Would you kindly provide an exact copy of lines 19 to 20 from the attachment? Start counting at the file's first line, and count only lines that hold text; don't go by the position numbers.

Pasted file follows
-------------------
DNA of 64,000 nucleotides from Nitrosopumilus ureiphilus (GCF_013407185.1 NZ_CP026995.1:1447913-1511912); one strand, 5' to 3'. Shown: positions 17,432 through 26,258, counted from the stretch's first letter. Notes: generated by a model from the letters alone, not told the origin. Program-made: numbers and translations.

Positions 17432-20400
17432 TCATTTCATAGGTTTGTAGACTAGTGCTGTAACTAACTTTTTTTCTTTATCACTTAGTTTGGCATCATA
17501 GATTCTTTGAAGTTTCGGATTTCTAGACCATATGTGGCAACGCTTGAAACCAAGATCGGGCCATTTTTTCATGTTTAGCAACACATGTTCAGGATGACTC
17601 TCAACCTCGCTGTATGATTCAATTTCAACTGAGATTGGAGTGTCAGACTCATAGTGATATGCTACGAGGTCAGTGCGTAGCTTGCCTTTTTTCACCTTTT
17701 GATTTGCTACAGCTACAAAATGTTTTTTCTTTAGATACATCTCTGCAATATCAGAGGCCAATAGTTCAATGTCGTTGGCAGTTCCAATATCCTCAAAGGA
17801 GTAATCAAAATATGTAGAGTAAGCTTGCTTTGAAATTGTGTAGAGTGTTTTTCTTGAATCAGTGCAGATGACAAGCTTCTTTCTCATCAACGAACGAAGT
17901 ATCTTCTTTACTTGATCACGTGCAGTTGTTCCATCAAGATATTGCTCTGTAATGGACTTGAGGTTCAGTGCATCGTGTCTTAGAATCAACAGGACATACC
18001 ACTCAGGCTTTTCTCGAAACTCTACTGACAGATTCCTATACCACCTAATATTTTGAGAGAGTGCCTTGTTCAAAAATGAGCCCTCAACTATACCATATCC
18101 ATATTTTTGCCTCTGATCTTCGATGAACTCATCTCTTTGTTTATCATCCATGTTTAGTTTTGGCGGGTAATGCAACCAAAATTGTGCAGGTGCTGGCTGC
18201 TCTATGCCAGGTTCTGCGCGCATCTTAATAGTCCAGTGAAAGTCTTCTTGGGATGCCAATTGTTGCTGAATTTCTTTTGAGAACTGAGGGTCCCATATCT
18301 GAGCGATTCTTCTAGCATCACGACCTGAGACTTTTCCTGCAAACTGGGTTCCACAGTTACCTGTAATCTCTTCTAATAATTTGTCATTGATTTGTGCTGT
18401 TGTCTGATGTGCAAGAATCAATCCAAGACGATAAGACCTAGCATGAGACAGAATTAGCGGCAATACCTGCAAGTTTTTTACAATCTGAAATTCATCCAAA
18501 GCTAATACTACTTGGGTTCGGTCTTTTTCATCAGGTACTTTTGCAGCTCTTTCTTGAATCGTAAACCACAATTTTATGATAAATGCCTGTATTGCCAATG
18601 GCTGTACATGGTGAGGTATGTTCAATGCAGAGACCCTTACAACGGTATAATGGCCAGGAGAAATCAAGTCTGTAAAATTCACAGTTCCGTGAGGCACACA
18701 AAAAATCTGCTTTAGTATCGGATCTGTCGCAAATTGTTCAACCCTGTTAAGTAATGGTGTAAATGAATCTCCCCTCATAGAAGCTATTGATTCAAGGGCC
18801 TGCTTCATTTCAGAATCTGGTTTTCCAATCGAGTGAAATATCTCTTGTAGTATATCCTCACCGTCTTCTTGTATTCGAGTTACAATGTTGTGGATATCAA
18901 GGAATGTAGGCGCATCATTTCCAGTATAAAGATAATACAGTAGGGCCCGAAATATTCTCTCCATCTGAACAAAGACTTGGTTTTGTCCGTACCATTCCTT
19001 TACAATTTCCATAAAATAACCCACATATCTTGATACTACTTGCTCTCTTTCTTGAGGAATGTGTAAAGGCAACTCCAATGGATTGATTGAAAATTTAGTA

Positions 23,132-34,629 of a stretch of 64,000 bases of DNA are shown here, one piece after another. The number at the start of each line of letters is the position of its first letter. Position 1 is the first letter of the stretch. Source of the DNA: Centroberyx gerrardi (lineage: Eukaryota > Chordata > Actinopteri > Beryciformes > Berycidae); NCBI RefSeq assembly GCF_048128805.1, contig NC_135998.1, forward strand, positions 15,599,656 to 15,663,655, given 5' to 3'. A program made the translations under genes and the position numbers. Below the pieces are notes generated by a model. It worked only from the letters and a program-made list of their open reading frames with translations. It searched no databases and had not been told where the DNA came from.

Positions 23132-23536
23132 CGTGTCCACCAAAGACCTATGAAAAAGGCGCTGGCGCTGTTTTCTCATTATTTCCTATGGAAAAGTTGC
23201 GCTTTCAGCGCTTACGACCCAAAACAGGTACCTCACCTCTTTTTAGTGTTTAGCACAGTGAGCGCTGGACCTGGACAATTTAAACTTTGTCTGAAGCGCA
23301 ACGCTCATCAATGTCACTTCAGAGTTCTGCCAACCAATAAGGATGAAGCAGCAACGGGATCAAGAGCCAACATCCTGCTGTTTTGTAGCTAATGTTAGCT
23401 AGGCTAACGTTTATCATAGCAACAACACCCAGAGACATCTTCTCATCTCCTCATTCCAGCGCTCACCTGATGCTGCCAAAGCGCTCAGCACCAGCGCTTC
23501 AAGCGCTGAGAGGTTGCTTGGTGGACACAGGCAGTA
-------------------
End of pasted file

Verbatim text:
19001 TACAATTTCCATAAAATAACCCACATATCTTGATACTACTTGCTCTCTTTCTTGAGGAATGTGTAAAGGCAACTCCAATGGATTGATTGAAAATTTAGTA

Positions 23,132-34,629 of a stretch of 64,000 bases of DNA are shown here, one piece after another. The number at the start of each line of letters is the position of its first letter. Position 1 is the first letter of the stretch. Source of the DNA: Centroberyx gerrardi (lineage: Eukaryota > Chordata > Actinopteri > Beryciformes > Berycidae); NCBI RefSeq assembly GCF_048128805.1, contig NC_135998.1, forward strand, positions 15,599,656 to 15,663,655, given 5' to 3'. A program made the translations under genes and the position numbers. Below the pieces are notes generated by a model. It worked only from the letters and a program-made list of their open reading frames with translations. It searched no databases and had not been told where the DNA came from.